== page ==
Ann Mesnikoff

ELPC Testifies to Fix Flawed EPA Rules & Reduce Vehicle Pollution

ELPC urges EPA to rescind the action taken in the SAFE 1 Rule and we urge EPA to act quickly to address the deeply flawed SAFE 2 Rule.

The transportation sector is the leading source of US climate pollution. Reducing pollution from America’s vehicles is critical to protecting the climate and attaining President Biden’s goals and our commitments in rejoining the Paris Climate agreement. Today, the EPA is taking testimony on its review of the action taken to withdraw the waiver for California’s Advanced Clean Car Program Greenhouse Gas and Zero Emission Vehicle standards (ACC) — The Safer Affordable Fuel-Efficient (SAFE) Vehicles Rule Part One: One National Program. I testified in support of this action and urged EPA to act quickly to also undo the SAFE  Part 2 Rule by restoring strong national clean car standards.

Here are some highlights from my testimony today:

Climate Action is Critical for the Midwest

ELPC is specifically concerned about the threat climate change poses to the Midwest and the Great Lakes. The region is home to 61 million people and to the auto industry; it is also a significant engine for agriculture. Temperatures in the Midwest are rising. Warmer temperatures impact public health with increased frequency of deadly heat waves and worsening air quality.

In 2019, ELPC convened leading Midwest climate scientists to author a report that detailed the impacts of climate change on the Great Lakes and the region. Climate change threatens the Great Lakes ecosystem, fresh water supplies and the economy that depends on them. The Great Lakes are an international gem with enormous ecological, cultural and economic value. The Great Lakes are the largest freshwater ecosystem on earth, containing 21% of the world’s freshwater supply and providing drinking water for over 42 million people. The available water supply helps drive the regional economy. Commercial and recreational fishing, alone, in the Great Lakes inject over $5 billion into the economies of the surrounding states.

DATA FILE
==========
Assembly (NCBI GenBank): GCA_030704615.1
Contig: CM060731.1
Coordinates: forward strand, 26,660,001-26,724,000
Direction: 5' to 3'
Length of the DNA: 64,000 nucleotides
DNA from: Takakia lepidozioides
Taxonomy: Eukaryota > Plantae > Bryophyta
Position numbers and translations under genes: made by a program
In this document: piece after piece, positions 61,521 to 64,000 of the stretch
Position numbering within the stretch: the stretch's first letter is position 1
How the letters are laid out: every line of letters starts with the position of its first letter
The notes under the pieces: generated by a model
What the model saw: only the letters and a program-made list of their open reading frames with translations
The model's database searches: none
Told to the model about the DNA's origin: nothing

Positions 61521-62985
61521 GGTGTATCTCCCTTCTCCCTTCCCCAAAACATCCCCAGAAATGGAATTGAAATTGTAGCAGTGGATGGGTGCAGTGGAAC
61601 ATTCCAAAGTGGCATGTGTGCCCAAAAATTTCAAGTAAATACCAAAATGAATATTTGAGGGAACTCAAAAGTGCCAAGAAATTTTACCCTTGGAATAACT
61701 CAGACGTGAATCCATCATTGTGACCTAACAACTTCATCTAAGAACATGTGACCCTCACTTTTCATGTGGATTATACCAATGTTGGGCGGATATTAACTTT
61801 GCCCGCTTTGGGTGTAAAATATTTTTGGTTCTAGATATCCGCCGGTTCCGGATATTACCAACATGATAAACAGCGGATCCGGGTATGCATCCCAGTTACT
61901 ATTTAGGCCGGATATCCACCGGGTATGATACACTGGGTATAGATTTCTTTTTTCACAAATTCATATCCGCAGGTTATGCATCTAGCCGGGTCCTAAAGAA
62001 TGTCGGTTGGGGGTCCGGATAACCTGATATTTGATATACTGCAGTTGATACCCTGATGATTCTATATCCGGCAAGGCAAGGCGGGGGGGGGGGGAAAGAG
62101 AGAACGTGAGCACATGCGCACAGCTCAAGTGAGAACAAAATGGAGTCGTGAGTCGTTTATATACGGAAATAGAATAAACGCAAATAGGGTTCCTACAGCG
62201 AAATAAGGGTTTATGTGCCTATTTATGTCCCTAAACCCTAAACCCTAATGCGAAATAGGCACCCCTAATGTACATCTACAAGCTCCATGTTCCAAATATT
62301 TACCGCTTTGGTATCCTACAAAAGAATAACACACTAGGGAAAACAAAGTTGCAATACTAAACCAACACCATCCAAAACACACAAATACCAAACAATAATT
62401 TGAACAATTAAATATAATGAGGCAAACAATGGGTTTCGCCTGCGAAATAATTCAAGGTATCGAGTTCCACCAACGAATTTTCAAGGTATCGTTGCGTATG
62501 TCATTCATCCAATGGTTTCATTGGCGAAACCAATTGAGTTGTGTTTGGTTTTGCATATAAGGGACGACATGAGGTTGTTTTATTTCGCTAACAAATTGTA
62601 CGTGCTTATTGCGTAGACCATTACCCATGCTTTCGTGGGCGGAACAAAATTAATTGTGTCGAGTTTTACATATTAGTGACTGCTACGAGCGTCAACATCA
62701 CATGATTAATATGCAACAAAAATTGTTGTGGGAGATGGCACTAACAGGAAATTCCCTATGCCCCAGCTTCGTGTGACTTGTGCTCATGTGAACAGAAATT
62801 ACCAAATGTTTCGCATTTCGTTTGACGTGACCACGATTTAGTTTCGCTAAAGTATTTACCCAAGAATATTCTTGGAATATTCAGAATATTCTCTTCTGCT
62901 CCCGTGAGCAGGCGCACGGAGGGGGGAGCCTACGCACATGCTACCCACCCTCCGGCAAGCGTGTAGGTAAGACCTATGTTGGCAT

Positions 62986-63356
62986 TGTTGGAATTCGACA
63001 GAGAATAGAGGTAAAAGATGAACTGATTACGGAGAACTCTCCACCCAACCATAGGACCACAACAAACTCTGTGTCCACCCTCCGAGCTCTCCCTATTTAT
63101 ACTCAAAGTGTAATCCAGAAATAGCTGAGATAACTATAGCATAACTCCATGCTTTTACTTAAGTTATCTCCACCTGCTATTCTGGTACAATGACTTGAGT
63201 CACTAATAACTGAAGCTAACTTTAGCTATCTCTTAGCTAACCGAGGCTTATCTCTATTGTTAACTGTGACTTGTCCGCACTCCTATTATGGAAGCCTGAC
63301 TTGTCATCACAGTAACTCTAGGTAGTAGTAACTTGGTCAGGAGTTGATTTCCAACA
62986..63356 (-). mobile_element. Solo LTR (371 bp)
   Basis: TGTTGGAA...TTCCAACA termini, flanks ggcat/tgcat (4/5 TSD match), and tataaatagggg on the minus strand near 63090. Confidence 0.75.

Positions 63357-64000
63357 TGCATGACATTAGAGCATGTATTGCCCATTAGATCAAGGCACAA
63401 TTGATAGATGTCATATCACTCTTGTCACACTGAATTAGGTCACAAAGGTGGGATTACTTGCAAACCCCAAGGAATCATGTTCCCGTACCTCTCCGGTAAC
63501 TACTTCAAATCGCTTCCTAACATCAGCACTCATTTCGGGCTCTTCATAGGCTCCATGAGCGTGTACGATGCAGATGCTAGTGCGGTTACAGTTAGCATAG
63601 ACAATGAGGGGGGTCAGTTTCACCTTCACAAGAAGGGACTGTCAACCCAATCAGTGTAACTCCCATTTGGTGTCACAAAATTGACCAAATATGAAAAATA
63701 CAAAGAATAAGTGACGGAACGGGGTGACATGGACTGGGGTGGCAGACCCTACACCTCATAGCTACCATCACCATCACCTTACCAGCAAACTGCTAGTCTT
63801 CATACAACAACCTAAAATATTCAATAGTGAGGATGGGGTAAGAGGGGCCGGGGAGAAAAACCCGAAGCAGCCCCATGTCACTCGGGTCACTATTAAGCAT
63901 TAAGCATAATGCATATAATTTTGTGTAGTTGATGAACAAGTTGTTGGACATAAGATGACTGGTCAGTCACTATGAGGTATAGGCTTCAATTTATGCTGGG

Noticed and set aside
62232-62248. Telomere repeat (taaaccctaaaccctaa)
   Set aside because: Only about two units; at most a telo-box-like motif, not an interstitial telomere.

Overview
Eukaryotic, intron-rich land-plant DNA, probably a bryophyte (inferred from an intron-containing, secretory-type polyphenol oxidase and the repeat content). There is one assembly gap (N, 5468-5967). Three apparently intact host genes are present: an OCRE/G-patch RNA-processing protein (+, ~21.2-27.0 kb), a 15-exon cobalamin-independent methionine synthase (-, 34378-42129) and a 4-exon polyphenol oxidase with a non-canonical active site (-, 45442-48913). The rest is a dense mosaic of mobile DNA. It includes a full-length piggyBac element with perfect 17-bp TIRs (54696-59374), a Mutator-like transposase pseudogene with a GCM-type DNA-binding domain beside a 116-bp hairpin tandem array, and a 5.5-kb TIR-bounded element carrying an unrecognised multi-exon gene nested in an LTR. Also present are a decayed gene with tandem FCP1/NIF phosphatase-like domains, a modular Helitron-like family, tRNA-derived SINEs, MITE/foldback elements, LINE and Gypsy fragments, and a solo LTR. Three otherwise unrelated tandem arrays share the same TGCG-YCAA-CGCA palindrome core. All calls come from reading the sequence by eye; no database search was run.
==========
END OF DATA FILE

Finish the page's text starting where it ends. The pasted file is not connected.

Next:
The changing climate brings increased storm intensity, changes to water temperatures, flooding, runoff and algal growth – all presenting a significant and increasing threat to the Great Lakes. Costly weather-related disasters already significantly impact the Midwest and threaten agriculture.

Fixing Deeply Flawed Trump-Era Rules is consistent with the Clean Air Act

The Trump EPA and DOT came into office with a clear priority of undermining the 2012 Clean Car Standards, one of the hallmark climate actions of the Obama administration. They split this rollback into two rules: one to take away the authority of California to maintain its stronger standards for vehicle pollution, misleadingly named the Safer Affordable Fuel-Efficient (SAFE) Vehicles Rule Part One. And a second rule replaced requirements that car makers consistently make vehicles more efficient and emit less carbon pollution through 2025 with next to nothing standards (SAFE 2 Rule).

ELPC joined several organizations nationwide in filing comments opposing these actions. We noted that the SAFE 1 Rule not only sought to undermine progress on slashing pollution from new cars and trucks a federal level, but it also directly assaulted states’ authority to protect their own residents from harmful pollution. The attack on the ability of states to act on vehicle emissions beyond EPA’s standards is contrary to legal authority that is embedded in the Clean Air Act and has been successfully implemented for decades. We specifically pointed out that the agencies’ proposal to withdraw the waiver directly threatened 118 million people living in states that have moved, or are moving, to protect the health of their own residents and communities by putting in place strong pollution standards.